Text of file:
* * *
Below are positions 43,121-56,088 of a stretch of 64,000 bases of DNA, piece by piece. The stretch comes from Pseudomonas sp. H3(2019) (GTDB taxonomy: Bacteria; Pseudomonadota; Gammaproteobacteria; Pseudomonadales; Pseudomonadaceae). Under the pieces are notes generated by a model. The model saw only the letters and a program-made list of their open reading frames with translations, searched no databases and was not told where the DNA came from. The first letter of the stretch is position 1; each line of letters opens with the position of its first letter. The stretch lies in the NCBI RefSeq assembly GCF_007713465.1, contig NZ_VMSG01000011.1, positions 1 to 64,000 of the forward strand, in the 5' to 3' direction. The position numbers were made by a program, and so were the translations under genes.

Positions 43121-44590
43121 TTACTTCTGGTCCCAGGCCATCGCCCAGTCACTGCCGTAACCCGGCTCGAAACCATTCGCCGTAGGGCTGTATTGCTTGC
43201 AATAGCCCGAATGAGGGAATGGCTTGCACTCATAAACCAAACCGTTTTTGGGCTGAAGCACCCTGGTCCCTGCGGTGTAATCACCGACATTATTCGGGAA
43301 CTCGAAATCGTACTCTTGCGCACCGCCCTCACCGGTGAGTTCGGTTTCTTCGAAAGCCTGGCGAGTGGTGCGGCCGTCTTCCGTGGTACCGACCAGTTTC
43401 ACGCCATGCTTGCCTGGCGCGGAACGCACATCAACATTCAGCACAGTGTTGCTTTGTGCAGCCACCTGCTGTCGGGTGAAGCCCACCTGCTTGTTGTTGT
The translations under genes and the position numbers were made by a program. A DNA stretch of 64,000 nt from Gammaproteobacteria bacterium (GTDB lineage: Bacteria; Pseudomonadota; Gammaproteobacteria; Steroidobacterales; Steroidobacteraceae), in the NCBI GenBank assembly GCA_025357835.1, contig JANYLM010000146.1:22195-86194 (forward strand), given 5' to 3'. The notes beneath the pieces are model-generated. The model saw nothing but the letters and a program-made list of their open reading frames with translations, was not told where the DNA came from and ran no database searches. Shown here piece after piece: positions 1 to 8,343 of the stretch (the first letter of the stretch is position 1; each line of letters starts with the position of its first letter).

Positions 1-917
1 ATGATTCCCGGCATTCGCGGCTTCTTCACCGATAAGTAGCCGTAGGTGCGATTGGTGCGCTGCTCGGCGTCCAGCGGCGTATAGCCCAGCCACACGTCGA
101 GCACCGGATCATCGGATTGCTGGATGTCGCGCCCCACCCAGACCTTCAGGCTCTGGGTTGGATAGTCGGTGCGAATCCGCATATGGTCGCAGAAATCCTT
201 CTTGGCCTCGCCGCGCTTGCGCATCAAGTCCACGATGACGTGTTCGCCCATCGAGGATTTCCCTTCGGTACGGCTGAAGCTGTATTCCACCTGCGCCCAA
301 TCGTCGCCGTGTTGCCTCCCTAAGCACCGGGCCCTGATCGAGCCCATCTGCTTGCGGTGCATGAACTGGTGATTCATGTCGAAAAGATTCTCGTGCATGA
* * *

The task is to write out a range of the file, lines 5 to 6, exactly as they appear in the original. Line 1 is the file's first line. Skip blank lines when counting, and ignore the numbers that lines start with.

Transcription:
43301 CTCGAAATCGTACTCTTGCGCACCGCCCTCACCGGTGAGTTCGGTTTCTTCGAAAGCCTGGCGAGTGGTGCGGCCGTCTTCCGTGGTACCGACCAGTTTC
43401 ACGCCATGCTTGCCTGGCGCGGAACGCACATCAACATTCAGCACAGTGTTGCTTTGTGCAGCCACCTGCTGTCGGGTGAAGCCCACCTGCTTGTTGTTGT